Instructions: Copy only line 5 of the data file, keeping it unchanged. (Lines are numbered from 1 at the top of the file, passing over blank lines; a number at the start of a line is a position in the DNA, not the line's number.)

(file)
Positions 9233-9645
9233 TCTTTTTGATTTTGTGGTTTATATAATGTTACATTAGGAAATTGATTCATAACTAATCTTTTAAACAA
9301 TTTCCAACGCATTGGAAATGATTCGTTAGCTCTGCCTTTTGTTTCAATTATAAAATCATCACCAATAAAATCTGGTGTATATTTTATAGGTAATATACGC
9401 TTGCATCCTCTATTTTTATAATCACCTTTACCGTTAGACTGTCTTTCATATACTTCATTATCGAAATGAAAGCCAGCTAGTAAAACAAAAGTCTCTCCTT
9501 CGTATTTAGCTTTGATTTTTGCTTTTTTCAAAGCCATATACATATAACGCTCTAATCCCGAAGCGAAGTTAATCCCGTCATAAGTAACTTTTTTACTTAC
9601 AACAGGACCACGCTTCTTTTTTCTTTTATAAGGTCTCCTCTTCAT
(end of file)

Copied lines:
9501 CGTATTTAGCTTTGATTTTTGCTTTTTTCAAAGCCATATACATATAACGCTCTAATCCCGAAGCGAAGTTAATCCCGTCATAAGTAACTTTTTTACTTAC